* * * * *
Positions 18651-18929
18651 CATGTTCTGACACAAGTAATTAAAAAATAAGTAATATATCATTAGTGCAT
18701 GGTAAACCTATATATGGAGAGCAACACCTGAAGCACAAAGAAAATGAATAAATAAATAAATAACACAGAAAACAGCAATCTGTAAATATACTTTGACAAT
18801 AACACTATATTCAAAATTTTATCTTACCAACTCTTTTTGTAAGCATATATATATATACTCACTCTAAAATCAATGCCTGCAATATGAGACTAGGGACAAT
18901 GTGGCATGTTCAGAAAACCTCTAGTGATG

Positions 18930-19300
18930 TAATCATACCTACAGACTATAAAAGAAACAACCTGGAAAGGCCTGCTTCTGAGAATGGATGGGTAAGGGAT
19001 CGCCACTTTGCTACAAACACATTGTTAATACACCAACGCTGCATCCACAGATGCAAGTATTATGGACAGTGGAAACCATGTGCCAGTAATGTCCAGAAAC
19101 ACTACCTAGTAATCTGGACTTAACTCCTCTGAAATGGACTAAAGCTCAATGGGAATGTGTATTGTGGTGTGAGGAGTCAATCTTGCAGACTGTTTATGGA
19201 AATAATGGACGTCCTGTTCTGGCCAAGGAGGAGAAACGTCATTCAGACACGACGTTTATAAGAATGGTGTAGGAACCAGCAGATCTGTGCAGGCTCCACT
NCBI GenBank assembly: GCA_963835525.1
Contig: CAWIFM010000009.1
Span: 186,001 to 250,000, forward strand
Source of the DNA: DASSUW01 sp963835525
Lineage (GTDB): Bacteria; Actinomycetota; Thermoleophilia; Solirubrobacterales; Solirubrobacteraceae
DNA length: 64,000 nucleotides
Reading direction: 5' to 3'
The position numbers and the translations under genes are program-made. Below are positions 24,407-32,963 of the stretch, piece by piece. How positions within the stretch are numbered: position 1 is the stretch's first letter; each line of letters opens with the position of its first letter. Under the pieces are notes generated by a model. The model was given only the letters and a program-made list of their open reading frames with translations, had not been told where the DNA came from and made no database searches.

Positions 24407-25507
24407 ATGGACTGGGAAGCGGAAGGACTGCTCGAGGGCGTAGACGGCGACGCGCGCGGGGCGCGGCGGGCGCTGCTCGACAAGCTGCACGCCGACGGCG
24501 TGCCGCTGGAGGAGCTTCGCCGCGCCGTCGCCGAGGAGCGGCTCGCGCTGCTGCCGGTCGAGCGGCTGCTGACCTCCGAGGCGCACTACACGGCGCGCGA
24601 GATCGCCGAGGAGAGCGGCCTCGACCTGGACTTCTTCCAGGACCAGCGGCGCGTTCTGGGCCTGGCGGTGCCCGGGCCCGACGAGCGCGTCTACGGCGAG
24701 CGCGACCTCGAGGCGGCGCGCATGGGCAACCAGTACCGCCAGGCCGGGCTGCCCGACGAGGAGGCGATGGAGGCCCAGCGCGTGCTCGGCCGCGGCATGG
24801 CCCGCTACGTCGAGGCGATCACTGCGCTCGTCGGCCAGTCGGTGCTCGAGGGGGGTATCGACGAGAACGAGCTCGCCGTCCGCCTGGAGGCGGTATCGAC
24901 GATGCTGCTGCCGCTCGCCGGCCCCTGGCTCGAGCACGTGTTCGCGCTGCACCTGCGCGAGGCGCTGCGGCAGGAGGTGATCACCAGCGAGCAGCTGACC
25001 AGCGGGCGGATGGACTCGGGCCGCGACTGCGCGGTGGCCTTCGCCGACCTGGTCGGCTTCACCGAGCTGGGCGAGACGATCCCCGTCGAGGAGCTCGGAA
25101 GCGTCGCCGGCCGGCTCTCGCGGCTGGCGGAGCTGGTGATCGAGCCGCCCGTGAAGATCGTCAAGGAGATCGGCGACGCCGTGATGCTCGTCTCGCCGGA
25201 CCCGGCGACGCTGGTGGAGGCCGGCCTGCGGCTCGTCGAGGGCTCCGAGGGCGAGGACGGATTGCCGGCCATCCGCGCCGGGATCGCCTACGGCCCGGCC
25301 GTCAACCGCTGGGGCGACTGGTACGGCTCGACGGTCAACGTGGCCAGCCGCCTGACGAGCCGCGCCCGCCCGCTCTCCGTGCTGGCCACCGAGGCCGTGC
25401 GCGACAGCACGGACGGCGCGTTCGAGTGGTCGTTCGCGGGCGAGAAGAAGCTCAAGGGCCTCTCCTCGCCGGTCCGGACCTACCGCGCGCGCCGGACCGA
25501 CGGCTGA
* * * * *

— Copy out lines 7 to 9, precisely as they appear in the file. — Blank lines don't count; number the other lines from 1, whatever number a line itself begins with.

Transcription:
18930 TAATCATACCTACAGACTATAAAAGAAACAACCTGGAAAGGCCTGCTTCTGAGAATGGATGGGTAAGGGAT
19001 CGCCACTTTGCTACAAACACATTGTTAATACACCAACGCTGCATCCACAGATGCAAGTATTATGGACAGTGGAAACCATGTGCCAGTAATGTCCAGAAAC
19101 ACTACCTAGTAATCTGGACTTAACTCCTCTGAAATGGACTAAAGCTCAATGGGAATGTGTATTGTGGTGTGAGGAGTCAATCTTGCAGACTGTTTATGGA